After forming the gripping socket, the bone segments are held together at the fracture site while the bone-lock mending key is placed into the socket. The mending key is preferably made of bio-absorbable material, which is ultimately absorbed and replaced by the patient's tissue during the healing process. The mending key may be formed from "hard" or "soft" materials. In the case of a hard mending key, the mending key includes a pre-shaped elongated member with multiple gripping protrusions configured to mate with the socket's gripping features. The hard mending key is pressed into the socket, whereupon the socket's gripping features engage the mending key's gripping protrusions, thereby holding the mending key in place. In addition, the hard mending key is snugly wedged into the gripping socket since the mending key is slightly larger than the gripping socket. In this respect, the hard mending key may be installed by using a pliers, vice, or another type of leverage.
As an alternative to the hard mending key, the soft mending key comprises a soft, plastic, fluid, or putty-like material that is poured, scooped, or injected into the socket and subsequently hardens in place. After hardening, the formerly soft mending key includes rigid gripping protrusions that engage the gripping features of the gripping socket.
After installation of a hard or soft mending key, the gripping protrusions of the mending key firmly engage the gripping features of the gripping socket, firmly holding the bone segments together. By securing the bone segments with the mending key, the fracture site is thus stabilized for proper rebuilding and healing of the bone.
The nature, objects, and advantages of the invention will become more apparent to those skilled in the art after considering the following detailed description in connection with the accompanying drawings, in which like reference numerals designate like parts throughout, wherein:
FIG. 1 is an isometric diagram illustrating the installation of a known overlay plate to repair bone fragments;
FIG. 2 is an isometric diagram illustrating another known embodiment of overlay plate;
FIG. 3 is an isometric diagram illustrating another known embodiment of overlay plate;
FIG. 4 is an isometric diagram illustrating another known embodiment of overlay plate;
FIG. 5 is a side cross-sectional diagram illustrating a known overlay plate installed in a small bone;
FIG. 6 is an isometric view of a hard "bone-lock" mending key in accordance with the invention;
FIG. 7 is a partial cutaway isometric diagram illustrating a mending key of the invention installed in a bone;
FIG. 8 is a flowchart illustrating an exemplary sequence of method steps in accordance with the invention;
FIG. 9 is an isometric diagram illustrating separated segments of a fractured bone, in accordance with the invention;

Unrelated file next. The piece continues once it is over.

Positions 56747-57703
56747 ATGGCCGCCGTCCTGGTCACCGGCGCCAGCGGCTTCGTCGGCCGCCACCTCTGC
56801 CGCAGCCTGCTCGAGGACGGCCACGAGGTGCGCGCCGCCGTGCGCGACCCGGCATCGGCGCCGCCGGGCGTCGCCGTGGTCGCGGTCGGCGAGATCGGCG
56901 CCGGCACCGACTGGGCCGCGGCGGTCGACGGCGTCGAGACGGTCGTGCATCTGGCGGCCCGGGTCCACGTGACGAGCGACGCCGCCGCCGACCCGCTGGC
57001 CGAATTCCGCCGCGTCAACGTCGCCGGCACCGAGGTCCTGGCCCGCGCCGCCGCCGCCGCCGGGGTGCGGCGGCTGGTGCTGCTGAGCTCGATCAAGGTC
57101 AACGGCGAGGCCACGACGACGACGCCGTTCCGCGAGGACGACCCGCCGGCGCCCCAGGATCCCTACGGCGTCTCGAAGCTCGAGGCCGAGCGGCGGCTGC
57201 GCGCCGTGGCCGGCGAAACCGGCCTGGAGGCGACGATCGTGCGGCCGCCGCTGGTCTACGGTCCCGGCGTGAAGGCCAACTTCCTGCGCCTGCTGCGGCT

FIG. 10 is an isometric diagram illustrating abutting segments of a fractured bone, in accordance with the invention;
FIG. 11 is an isometric diagram illustrating the use of a template to mark a gripping socket in a fractured bone, in accordance with the invention;
FIG. 12 is an isometric diagram illustrating a drilling step during formation of the gripping socket of the invention;
FIG. 13 is an isometric diagram illustrating preliminary holes formed during creation of the gripping socket of the invention;
FIG. 14 is an isometric diagram illustrating a cutting step during formation of the gripping socket of the invention;
FIG. 15 is an isometric diagram illustrating a completed gripping socket formed in accordance with the invention;
FIG. 16 is a side cross-sectional diagram showing the insertion of a bone-lock mending key into the gripping socket formed in a fractured bone, in accordance with the invention;
FIG. 17 a side cross-sectional diagram showing the use of surgical pliers to install a hard bone-lock mending key by pressing it into the gripping socket, in accordance with the invention; and
FIG. 18 is a cross-sectional side diagram of a mending key installed in a fractured bone, in accordance with the invention.
As stated above, this invention involves various techniques for repairing bone fractures, where a "bone-lock" mending key is submerged into the bone to avoid detection of the key through the skin. The invention is especially beneficial for stabilization of small bones, such as the tibia, fibula, radius, ulna, and other small bones. The preferred embodiments and examples shown throughout this description should be considers as exemplars, rather than limitations on the present invention.
Broadly, the "bone-lock" mending key of the invention may be embodied by a hard or a soft member, as described in greater detail below. The hard mending key comprises a rigid, pre-formed structure that is pressed into a gripping socket defined in the bone, whereas the soft mending key comprises a soft, fluid or putty-like material that is poured, scooped, or injected into the gripping socket and subsequently hardens in place. FIG. 6 illustrates a mending key 600 in accordance with the invention, which may embody a hard mending key or a soft mending key after hardening. The mending key 600 comprises a unitary member having certain distinctive features designed to engage corresponding features of a receptacle defined in a fractured bone. In a preferred embodiment, the mending key 600 comprises an elongated member 602 or "spar" with multiple gripping protrusions 604 formed thereon. In the preferred embodiment, the gripping protrusions 602 comprise semi-cylindrical rounded bulges, as illustrated. However, this invention also contemplates gripping protrusions 602 that comprise ridges, flanges, knobs, branches, or other suitable protruberances. Although the gripping protrusions are pre-formed in the case of the hard mending key, with the soft mending key these protrusions are created by the hardening of the soft mending key against complimentary shaped surfaces of the gripping socket.